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UK Study: Marijuana Is Safer than Alcohol

UK Study: Marijuana Is Safer than Alcohol

Posted by Marijuana Doctors on 11/02/2011 in Medical Marijuana Studies

We’ve known for ages that marijuana is safer than alcohol, but a new study published in the Journal of Psychopharmacology, the journal of the British Association of Psychopharmacology, proves it.

The study, called Popular intoxicants: what lessons can be learned from the last 40 years of alcohol and cannabis regulation?, assessed the physical, psychological and social harms of the two most frequently used intoxicant drugs in the UK: cannabis and alcohol. They note that a rise in alcohol abuse goes hand in hand with “significant increases in liver cirrhosis hospital admissions and mortality, at a time when mortality rates from other major causes are on the decline.”  They note that alcohol is more than twice as harmful as cannabis to users [individuals], and five times as harmful as cannabis to others [society]. And they refer to alcohol as a toxic substance that is the cause of about five percent of the “total global disease burden.”

These findings aren’t exactly revolutionary. And they aren’t exclusive to the UK, where the study was conducted. As outlined in his op/ed called Pot Versus Alcohol: Experts Say Booze Is the Bigger Danger, Paul Armentano, the deputy director of NORML, outlined similar studies from a variety of countries:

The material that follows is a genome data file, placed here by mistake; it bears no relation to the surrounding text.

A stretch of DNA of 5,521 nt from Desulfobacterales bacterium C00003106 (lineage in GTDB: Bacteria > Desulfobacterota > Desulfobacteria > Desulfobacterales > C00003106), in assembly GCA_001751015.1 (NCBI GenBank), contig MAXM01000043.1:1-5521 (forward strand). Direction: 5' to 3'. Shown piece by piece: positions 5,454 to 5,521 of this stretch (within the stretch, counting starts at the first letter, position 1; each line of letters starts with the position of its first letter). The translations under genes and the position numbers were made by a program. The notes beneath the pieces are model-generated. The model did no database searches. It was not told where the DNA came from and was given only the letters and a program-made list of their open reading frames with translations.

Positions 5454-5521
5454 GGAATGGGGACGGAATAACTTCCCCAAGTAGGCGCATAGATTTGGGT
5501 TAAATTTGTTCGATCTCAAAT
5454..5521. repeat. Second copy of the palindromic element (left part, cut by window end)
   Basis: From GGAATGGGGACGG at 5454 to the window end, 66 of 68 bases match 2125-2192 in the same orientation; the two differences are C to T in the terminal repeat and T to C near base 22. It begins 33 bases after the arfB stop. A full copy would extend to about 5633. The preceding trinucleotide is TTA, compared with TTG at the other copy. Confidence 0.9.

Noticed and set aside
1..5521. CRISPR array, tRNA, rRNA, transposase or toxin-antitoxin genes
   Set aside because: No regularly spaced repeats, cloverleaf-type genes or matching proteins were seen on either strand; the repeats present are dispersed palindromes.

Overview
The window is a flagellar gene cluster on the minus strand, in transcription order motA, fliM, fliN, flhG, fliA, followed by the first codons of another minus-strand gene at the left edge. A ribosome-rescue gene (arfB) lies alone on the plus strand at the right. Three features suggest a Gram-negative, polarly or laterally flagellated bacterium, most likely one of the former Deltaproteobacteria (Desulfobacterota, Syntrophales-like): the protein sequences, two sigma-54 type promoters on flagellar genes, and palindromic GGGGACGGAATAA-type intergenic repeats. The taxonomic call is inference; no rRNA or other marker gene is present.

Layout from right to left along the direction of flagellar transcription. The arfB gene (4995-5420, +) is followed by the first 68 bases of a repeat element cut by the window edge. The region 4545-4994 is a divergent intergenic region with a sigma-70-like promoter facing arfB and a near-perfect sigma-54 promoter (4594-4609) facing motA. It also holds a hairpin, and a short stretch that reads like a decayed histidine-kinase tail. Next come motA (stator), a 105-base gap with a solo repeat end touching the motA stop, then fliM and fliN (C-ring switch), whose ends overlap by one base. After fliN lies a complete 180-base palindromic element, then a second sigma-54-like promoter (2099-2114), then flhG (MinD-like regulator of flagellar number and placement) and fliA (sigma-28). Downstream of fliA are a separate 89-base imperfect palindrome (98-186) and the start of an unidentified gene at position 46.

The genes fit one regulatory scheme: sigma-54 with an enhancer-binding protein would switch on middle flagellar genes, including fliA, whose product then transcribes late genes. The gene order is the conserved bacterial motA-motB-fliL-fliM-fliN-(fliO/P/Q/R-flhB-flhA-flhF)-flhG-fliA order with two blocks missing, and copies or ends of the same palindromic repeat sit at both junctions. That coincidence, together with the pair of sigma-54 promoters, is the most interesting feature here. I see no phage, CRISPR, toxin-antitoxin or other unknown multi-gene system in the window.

• In 1989, a California state research advisory panel asserted “an objective consideration of marijuana shows that it is responsible for less damage to the individual and to society than are alcohol and cigarettes.”
  • In the mid-1990s, the World Health Organization concluded: “Overall, most of these risks (associated with marijuana) are small to moderate in size. In aggregate they are unlikely to produce public health problems comparable in scale to those currently produced by alcohol and tobacco.  On existing patterns of use, cannabis poses a much less serious public health problem than is currently posed by alcohol and tobacco in Western societies.”
  • In 1998, French scientists at the state medical research institute INSERM categorized alcohol, heroin, and cocaine as the most dangerous drugs, and determined that cannabis posed the least danger to public health.
  • In 2002, a special Canadian Senate Committee determined, “scientific evidence overwhelmingly indicates that cannabis is substantially less harmful than alcohol and should be treated not as a criminal issue but as a social and public health issue.”
  • In 2007, the Australian Institute of Health and Welfare hired a team of scientists to assess the impact of alcohol, tobacco, and other drugs on public health. Researcher reported that the consumption of alcohol was significant contributors to death and disease. “Alcohol harm was responsible for 3.2 percent of the total burden of disease and injury in Australia,” they concluded. By comparison, cannabis use was responsible for zero deaths and only 0.2 percent of the estimated total burden of disease and injury in Australia.

For the study at hand, the UK researchers concluded “the findings underline the need for a coherent, evidence-based drugs policy that enables individuals to make informed decisions about the consequences of their drug use.” We would add that these findings are just as applicable in the US and other countries around the world.

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